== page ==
FinTech Startups With Microfinance Focus – What Do Investors Think?

FinTech Startups With Microfinance Focus – What Do Investors Think?

Financial Technology aka FinTech is the integration of technology and innovation with financial methods to improve the delivery of financial services to the general public. Examples include smartphones used for mobile banking and investing as well as cryptocurrencies etc. 

Microfinance, also commonly known as microcredit, is a type of banking service provided to the unemployed, low income individuals or groups who have no access to financial services. 

Organizations participating in microfinance often provide lending services such as microloans which can range from $100 to $25,000. Like conventional money lenders, microfinanciers charge interest on loans and institute specific repayment plans. Other than these, many of them also offer additional services such as savings accounts and micro-insurance products. 

Some of them even provide financial and business education because the ultimate goal of microfinance is to give the poor an opportunity to become self-sufficient. The majority of microfinancing operations occurs in developing countries – Indonesia, Uganda, Serbia and etc. The World Bank estimates that more than 500 million people have benefited from microfinance initiatives. 

Microfinance Supports Entrepreneurship

Due to the goals of microfinance initiatives, the microfinance organizations provide support for a number of activities. They range from providing for the basic needs such as savings accounts for individuals to more complex needs such as finance education and business loans for entrepreneurs as well as startups. 

These programs primarily focus on cash flow management, principles of investing and professional skills like accounting etc. Unlike typical financing situations where the borrower needs to have sufficient collateral to cover the loan, many microfinance organizations focus on helping the entrepreneurs and startups to succeed.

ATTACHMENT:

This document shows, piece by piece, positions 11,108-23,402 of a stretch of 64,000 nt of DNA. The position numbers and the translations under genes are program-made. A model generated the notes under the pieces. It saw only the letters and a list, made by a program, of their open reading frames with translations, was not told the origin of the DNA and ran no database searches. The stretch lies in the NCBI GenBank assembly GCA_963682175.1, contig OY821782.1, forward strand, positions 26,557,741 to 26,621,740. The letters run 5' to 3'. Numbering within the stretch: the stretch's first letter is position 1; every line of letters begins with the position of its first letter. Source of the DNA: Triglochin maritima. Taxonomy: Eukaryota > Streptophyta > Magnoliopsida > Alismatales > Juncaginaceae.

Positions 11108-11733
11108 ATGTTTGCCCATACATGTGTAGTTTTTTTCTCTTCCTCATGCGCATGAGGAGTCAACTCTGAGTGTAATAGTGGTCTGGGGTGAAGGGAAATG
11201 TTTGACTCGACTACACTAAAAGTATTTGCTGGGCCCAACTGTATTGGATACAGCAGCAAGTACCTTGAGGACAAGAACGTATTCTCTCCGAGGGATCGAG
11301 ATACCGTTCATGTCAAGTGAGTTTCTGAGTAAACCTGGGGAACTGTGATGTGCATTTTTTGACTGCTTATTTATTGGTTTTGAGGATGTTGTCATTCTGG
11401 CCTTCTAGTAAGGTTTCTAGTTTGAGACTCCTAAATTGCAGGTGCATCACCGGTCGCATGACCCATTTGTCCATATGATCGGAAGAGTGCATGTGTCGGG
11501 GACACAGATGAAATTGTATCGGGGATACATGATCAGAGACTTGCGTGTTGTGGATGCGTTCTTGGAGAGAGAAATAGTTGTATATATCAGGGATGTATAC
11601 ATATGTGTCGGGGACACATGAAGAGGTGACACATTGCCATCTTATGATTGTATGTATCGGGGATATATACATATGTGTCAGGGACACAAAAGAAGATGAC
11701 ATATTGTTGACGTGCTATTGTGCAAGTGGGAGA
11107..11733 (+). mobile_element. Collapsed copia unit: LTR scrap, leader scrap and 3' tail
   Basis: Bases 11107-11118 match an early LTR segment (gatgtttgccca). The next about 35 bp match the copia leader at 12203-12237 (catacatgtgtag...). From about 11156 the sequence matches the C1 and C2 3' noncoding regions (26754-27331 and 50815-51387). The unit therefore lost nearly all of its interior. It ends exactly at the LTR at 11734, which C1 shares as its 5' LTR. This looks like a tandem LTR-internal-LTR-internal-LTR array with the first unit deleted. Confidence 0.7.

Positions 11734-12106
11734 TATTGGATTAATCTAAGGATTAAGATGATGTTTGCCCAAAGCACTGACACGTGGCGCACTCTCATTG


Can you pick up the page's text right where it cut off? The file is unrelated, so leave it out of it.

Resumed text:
When people seek help from microfinance organizations, the usual process is that they are required to take a basic money management class. The lessons cover the concept of cash flow, understanding how interest rates, financing agreements and savings accounts work, how to set a budget and how to manage debt. 

Once they are equipped with the basic know how, they may apply for loans. Loan officers will help them with the application and oversee the lending process as well as approve loans. To many people, a loan as small as $100 may not seem much but to those in developing countries, this amount is often enough to start a business or engage in profitable activities. 

Benefits of Microfinance

The International Finance Corporation (IFC) has estimated that more than 130 million people have directly benefited from microfinance initiatives. However, these are only available to approximately 20% of the three billion people who qualify as among the world’ poor. 

Aside from the provision of microfinance, the IFC has helped to improve the credit reporting bureaus in 30 developing countries. It has also advocated additional relevant laws for financial governance in 33 countries. 

The benefits of microfinance go beyond providing loans to people as capital to start a business. When the entrepreneurs succeed, they will in turn, create jobs, trade and help to boost economic improvement within the community.

Non Profit Investing Versus Profit Investing

Till today, there is still a great divide between those who invest for ecosystems and financial self-sustainability compared to those who invest for financial returns. The former group consists of people who really want to make a difference in solving real world problems whereas for the latter, some say that microloans of $100 are not enough to provide independence and only cover basic needs like food and shelter so it defeats the purpose of independence because it keeps them the recipients in subsistent-level trades. 

Some also mention that no matter how low the interest repayment rates are, they are overall a burden to the borrowers and the borrowers might end up poorer than when they just started. The cycle of bad debt might just snowball rather than truly help them become independent. 

In summary, the ultimate goal of microfinance is to help the poor become self-sufficient and if investors are looking for financial returns, it might not be the most suitable option. Diversification is probably a better choice – investing in microfinance and the usual fintech startups. 

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